Upgrade from your basic cheddar and Ritz with these quick and easy suggestions.
Its time to upgrade your cheese plate. When you’ve got friends coming over for dinner, or a pre-date glass of wine at your place lined up, a cheese plate is the ideal choice for a quick easy appetizer. With just a little more thought and planning, you can elevate your usual spread from homely cheddar and Ritz to seriously impressive.
When planning your spread, consider a few things. You can organize your cheese plate around a region (French, Spanish, American, etc.) or do a selection of all goat, cow, or sheep’s milk cheeses- all good possibilities. Though usually, I think a selection across the board yields the best results. Try and compose a balanced selection with one cheese from each of the categories listed below.
To assemble your plate, just pick one cheese from each of the four categories, then pick two choices from the crackers & bread section, and three from the extras section. If you’ve got a bigger group or want to host a get-together with cheese at the main event, just add more choices from each category.
- Hard Cheese – Manchego, Parmigiano-Reggiano, Asiago, Mahon Sec, Gruyere
- Soft Cheese – Brie, Camembert, Taleggio, Snøfrisk, Mozzarella, Goat Cheese, Mascarpone
- Blue Cheese – Stilton, Maytag Blue, Gorgonzola Dolce , Danish Blue, Roquefort
- Aged Cheese – Aged Cheddar, Comte, Västerbotten, Gouda, Goat Gouda
CRACKERS & BREAD
- Baguette, thinly sliced
- Water crackers
- Wheat-style crackers
- Black pepper water crackers
- Butter-style crackers
- Rosemary-olive oil style crackers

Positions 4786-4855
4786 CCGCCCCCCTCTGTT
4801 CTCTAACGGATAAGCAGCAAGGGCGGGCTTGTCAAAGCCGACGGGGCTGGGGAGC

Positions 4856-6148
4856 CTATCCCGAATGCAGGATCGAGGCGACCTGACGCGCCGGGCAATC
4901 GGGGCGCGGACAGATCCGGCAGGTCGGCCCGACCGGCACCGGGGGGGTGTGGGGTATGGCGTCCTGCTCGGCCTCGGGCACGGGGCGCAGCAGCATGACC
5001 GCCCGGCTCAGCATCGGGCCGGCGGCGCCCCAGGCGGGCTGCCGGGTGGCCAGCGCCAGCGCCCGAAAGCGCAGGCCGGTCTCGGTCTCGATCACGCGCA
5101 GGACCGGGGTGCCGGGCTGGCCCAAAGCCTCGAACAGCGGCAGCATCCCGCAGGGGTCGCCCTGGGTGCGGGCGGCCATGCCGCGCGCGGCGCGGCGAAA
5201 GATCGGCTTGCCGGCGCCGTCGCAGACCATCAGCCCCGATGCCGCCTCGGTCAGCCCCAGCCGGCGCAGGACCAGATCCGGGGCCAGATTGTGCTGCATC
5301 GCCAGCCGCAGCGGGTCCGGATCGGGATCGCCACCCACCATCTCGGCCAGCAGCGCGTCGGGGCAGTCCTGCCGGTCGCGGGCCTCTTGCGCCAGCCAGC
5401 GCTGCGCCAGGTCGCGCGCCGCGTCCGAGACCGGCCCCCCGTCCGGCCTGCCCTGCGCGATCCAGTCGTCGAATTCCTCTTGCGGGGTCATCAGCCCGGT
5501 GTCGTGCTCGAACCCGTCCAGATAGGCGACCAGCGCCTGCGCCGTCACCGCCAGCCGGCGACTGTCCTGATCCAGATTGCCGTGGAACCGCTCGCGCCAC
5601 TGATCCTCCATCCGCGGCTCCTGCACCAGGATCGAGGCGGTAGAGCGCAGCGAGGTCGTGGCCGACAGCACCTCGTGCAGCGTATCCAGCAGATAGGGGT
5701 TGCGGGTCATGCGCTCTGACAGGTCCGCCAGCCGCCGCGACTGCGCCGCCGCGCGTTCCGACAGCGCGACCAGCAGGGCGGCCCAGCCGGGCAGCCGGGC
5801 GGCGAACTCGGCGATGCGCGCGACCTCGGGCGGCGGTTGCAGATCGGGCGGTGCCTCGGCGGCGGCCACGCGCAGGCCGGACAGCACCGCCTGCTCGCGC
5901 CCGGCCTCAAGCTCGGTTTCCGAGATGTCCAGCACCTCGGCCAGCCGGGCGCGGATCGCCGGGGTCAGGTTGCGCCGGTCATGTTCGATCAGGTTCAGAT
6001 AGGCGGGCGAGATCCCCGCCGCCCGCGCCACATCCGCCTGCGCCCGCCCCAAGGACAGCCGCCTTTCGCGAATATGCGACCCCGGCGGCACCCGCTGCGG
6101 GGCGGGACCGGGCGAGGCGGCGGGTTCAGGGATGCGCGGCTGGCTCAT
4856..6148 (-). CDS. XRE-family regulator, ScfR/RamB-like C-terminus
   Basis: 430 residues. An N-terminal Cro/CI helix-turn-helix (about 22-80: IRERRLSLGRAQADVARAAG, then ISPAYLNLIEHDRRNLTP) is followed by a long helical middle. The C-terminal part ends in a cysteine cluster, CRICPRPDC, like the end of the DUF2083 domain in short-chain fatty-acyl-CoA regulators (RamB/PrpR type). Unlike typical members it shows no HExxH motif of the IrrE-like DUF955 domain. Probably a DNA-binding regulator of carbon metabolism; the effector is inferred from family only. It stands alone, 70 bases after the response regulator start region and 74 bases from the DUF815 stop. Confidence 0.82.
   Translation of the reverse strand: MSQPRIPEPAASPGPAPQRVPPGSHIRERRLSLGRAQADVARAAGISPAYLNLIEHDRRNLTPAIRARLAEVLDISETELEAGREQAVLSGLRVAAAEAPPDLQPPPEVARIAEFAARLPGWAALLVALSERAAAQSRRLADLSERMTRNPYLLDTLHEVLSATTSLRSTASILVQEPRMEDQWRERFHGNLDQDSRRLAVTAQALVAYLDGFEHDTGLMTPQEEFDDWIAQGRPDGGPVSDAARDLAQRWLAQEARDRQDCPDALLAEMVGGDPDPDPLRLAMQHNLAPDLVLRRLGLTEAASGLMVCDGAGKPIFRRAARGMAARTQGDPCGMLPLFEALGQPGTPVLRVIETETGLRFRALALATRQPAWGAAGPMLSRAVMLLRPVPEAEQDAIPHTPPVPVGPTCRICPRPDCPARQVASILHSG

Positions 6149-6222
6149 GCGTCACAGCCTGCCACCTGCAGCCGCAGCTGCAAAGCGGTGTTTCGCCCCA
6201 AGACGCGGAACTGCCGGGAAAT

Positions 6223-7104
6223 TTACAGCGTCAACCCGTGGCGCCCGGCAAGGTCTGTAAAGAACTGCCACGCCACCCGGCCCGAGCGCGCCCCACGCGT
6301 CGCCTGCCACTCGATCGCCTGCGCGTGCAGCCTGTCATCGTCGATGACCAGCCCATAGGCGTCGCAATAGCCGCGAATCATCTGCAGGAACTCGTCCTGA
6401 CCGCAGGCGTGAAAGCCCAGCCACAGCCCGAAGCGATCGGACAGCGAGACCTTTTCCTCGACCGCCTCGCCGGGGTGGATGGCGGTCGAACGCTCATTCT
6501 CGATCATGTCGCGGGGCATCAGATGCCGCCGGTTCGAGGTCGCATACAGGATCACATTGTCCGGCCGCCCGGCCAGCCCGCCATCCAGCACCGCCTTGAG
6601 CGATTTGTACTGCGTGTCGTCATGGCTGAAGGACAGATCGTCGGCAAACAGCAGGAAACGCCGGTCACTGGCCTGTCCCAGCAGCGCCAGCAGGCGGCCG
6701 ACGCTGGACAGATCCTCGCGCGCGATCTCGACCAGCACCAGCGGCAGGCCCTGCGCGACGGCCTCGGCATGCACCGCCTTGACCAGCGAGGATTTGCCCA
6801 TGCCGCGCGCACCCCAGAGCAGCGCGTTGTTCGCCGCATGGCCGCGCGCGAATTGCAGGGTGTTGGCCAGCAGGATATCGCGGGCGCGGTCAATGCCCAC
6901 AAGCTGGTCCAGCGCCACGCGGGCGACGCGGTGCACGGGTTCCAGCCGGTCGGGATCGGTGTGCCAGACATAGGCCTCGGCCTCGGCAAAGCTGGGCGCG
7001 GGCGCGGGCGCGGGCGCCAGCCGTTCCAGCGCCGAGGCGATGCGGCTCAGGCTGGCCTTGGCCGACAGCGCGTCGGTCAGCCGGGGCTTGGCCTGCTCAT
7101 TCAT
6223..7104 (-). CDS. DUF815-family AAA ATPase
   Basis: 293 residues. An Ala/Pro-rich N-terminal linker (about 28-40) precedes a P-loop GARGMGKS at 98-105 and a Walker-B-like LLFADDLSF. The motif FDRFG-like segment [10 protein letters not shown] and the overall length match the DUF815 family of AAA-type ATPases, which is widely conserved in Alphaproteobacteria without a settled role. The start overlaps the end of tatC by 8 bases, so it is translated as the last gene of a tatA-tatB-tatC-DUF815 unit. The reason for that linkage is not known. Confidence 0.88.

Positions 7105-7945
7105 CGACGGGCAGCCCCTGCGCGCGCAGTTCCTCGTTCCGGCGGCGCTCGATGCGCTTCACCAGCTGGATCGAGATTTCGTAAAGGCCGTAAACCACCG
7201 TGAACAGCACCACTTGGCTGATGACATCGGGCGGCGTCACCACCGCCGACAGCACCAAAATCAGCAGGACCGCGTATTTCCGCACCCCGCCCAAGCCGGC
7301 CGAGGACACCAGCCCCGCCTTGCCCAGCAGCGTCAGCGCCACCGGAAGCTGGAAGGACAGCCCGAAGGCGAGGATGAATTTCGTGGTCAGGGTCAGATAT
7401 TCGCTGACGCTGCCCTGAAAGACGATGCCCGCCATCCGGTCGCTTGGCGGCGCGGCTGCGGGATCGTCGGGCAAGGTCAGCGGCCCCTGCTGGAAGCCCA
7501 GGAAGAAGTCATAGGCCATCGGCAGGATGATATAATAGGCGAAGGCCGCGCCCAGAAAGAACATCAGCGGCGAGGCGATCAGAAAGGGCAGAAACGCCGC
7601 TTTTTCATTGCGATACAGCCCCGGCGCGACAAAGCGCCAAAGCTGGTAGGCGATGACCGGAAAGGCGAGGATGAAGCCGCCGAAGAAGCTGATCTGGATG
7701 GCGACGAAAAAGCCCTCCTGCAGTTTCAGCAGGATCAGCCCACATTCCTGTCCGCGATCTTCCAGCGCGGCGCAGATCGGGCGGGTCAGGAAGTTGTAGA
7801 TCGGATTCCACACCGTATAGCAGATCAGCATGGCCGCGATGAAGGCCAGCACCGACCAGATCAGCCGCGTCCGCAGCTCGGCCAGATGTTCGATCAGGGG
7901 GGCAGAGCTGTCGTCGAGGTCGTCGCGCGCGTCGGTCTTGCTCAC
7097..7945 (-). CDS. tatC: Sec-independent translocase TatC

- Toast points, toasted
- Dalmatian Fig Spread
- Quince paste
- Marcona almonds (Spanish style almonds, super buttery)
- Spiced nuts mixture
- Sliced apple
- Bowl of cherries
- Figs (fresh or dried)
- Assorted charcuterie meats (prosciutto, salami, bresaola, speck)
A few final points to keep in mind:
- Allow your cheeses to come to room temperature before serving (about an hour should suffice). Cold inhibits the flavor of cheese.
- Serve each cheese with its own knife, or at least have one knife for the hard cheeses and another for the soft spreadable ones.
- Don’t get ahead of yourself and serve all obscure cheeses at once. Mix in a few familiar ones so your guests feel comfortable and you don’t look like a pretentious try-hard.
- Don’t stress about serving the right wine with your cheese. Drink what you like, and keep in mind that craft beers go well with cheese too.
- To showcase your hard work in a fresh way, buy a slab of slate (your hardware store should carry it) and arrange your cheeses on it, using chalk to label each one.
*Photo Credit: Brooklyn Slate Company (You can order their slate boards on their website too!)